Nag Hammadi Codex VII By Birger Albert Pearson, Frederik Wisse review studies to date and suggest date of composition between 254 (Origen's death) and 325 (Council of Nicaea)
97:3-98:2 has been shown to have been used in a sermon of Antony
Discussion of section of text (with transliteration of Coptic) in New Testament and Gnosis By A. H. B. Logan, A. J. M. Wedderburn (pp. 82-83)
But before everything (else), know yoυr birth (souōn pekjpo). Know yourself (souonğ), that is, from what substance (ousia) you are, or from what race (genos), or from what species (phulē). Understand that you have come into being from three races (šomet ňgenos): from the earth, from the formed (ebol hm peplasma), and from the created (ebol hm pteno). The body has come into being from the earth with an earthly substance, but the formed, for the sake of the soul, has come into being from the thought of the Divine (hm pmeeue mptheion). The created, however, is the mind (nous), which has come into being in conformity with the image of Gπd (kata thikōn mpnoute). The divine mind has substance (ousia) from the Divine, but the soul is that which he (God) has formed (pentafřpasse) for their own hearts. (92:10-29)
The main point of this passage is that man has the innate capacity in him either to ‘live according to the mind’ (93:3-4) or to live on a lower level of existence. If one cuts off the ‘male part’ (i.e. the mind) 66 one becomes ‘psychic’ (psuchίkos, 93:13- 14), or worse yet ‘fleshly’ (sarkikos), taking on ‘animal nature’ (phusis ňtbnē, 93:20-21). ‘God is the spiritual one (pneumatikos). Man has taken shape (morphē) from the substance of God’ (93:25-27). In sum, ‘you will take on the likeness of the part toward which you will turn yourself’ (94:3-5). Therefore ‘turn toward the rational nature and cast off from yourself the earth-begotten ňjpo ňkah=gēgenēs, cf. Philo, Op. Mund. 136; Leg. All. I, 31) nature’ (94:16-19).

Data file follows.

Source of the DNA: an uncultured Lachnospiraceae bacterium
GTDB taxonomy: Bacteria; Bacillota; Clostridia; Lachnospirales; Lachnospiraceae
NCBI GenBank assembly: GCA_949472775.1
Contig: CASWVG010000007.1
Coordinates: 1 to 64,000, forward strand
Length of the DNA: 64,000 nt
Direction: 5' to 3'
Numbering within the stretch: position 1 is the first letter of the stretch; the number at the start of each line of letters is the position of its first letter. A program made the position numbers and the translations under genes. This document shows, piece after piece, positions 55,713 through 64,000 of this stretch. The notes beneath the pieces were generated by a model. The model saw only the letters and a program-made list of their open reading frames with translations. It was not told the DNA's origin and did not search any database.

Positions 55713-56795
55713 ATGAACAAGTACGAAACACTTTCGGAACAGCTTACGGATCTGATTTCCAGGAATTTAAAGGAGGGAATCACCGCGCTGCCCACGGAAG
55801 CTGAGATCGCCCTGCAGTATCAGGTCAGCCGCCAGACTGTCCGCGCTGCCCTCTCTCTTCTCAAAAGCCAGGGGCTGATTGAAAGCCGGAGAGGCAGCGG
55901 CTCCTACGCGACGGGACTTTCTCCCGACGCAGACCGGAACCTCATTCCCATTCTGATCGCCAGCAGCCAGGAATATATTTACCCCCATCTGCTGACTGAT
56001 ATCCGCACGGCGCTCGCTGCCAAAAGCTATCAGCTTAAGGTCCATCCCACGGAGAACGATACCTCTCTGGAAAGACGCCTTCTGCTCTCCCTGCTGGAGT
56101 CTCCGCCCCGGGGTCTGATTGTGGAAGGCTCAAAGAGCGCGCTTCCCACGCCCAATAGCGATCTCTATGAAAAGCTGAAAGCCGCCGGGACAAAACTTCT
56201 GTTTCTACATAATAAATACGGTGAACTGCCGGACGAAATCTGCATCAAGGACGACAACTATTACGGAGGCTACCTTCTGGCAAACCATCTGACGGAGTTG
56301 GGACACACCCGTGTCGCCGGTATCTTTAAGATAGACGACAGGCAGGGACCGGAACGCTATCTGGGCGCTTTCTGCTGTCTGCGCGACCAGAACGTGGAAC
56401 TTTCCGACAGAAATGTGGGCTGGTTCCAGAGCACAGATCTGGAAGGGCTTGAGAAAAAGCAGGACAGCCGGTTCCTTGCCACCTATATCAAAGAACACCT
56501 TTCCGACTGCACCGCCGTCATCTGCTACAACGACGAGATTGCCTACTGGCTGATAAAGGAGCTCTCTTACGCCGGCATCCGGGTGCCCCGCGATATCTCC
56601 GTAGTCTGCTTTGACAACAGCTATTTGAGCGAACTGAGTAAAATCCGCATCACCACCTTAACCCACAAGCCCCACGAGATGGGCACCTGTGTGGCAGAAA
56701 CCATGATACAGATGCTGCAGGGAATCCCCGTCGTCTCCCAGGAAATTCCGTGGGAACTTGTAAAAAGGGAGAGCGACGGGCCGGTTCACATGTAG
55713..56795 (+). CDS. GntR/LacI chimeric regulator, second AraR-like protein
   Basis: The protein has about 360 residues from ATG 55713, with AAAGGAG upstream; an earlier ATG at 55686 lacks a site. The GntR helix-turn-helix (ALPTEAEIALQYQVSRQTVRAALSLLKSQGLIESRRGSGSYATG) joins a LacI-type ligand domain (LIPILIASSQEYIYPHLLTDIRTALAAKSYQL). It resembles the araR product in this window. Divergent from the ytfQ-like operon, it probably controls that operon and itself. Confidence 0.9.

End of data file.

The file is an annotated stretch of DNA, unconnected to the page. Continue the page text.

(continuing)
The key section of this passage reads as follows:
BIRGER A. PEARSON (ed.), Nag Hammadi Codex VII (NHS and Manichaean Studies 30; Leiden/New York/Cologne: Brill, 1996). Pp. xxvi + 479. N.P)
The teachings of Silvanus" and Clement of Alexandria : a new document of Alexandrian theology Author: Zandee, Jan, 1914-Leiden : Brill, 1977
"THE TEACHINGS OF SILVANUS" FROM THE. LIBRARY OF
NAG HAMMADI. (CG VII: 84, I5-
The Teachings of Silvanus as a Gnostic Work Studies in Religion/Sciences Religieuses 1992, Vol. 21(2), pp: 191-206 Broek, R. van den
The Theology of the Teachings of Silvanus Vigiliae Christianae 1986, Vol. 40(1), pp: 1-23 Van Den Broek, R. [rpr. Studies in Gnosticism and Alexandrian Christianity By R. van den Broek Google Books partial access]
THE AUTHENTIKOS LOGOS: A NEW DOCUMENT OF CHRISTIAN PLATONISM Vigiliae Christianae 1979, Vol. 33(3), pp: 260-286 Peel, Malcolm L.
THE `DECENSUS AD INFEROS' IN `THE TEACHINGS OF SILVANUS' (CG VII, 4) Numen 1979, Vol. 26(1), pp: 23-49 Peel, Malcolm L. Zandee, Jan
"THE TEACHINGS OF SILVANUS" FROM THE LIBRARY OF NAG HAMMADI Novum Testamentum 1972, Vol. 14(4), pp: 294-311
Mithra, Dura Europas